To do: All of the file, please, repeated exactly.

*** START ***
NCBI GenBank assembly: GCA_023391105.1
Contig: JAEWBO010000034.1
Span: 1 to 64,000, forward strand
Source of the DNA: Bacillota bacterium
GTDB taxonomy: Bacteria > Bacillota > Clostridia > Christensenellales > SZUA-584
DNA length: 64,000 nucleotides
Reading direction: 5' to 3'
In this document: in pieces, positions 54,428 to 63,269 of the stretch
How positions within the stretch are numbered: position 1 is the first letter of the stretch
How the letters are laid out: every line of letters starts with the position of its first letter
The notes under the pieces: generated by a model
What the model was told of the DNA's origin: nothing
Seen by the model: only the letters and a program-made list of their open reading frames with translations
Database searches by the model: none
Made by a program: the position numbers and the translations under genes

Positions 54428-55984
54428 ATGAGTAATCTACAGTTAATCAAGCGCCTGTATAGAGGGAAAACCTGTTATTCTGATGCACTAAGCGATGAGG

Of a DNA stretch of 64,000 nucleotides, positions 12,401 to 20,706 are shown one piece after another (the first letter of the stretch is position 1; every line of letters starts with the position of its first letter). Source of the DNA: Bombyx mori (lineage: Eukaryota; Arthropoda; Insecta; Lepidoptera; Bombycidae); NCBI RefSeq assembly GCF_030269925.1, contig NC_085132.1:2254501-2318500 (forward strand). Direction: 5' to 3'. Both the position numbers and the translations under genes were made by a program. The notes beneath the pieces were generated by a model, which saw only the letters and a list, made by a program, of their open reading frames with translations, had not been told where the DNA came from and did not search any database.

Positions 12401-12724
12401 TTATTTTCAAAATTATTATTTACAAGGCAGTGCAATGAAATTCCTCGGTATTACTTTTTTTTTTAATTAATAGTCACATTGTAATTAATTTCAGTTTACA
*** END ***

NCBI GenBank assembly: GCA_023391105.1
Contig: JAEWBO010000034.1
Span: 1 to 64,000, forward strand
Source of the DNA: Bacillota bacterium
GTDB taxonomy: Bacteria > Bacillota > Clostridia > Christensenellales > SZUA-584
DNA length: 64,000 nucleotides
Reading direction: 5' to 3'
In this document: in pieces, positions 54,428 to 63,269 of the stretch
How positions within the stretch are numbered: position 1 is the first letter of the stretch
How the letters are laid out: every line of letters starts with the position of its first letter
The notes under the pieces: generated by a model
What the model was told of the DNA's origin: nothing
Seen by the model: only the letters and a program-made list of their open reading frames with translations
Database searches by the model: none
Made by a program: the position numbers and the translations under genes

Positions 54428-55984
54428 ATGAGTAATCTACAGTTAATCAAGCGCCTGTATAGAGGGAAAACCTGTTATTCTGATGCACTAAGCGATGAGG

Of a DNA stretch of 64,000 nucleotides, positions 12,401 to 20,706 are shown one piece after another (the first letter of the stretch is position 1; every line of letters starts with the position of its first letter). Source of the DNA: Bombyx mori (lineage: Eukaryota; Arthropoda; Insecta; Lepidoptera; Bombycidae); NCBI RefSeq assembly GCF_030269925.1, contig NC_085132.1:2254501-2318500 (forward strand). Direction: 5' to 3'. Both the position numbers and the translations under genes were made by a program. The notes beneath the pieces were generated by a model, which saw only the letters and a list, made by a program, of their open reading frames with translations, had not been told where the DNA came from and did not search any database.

Positions 12401-12724
12401 TTATTTTCAAAATTATTATTTACAAGGCAGTGCAATGAAATTCCTCGGTATTACTTTTTTTTTTAATTAATAGTCACATTGTAATTAATTTCAGTTTACA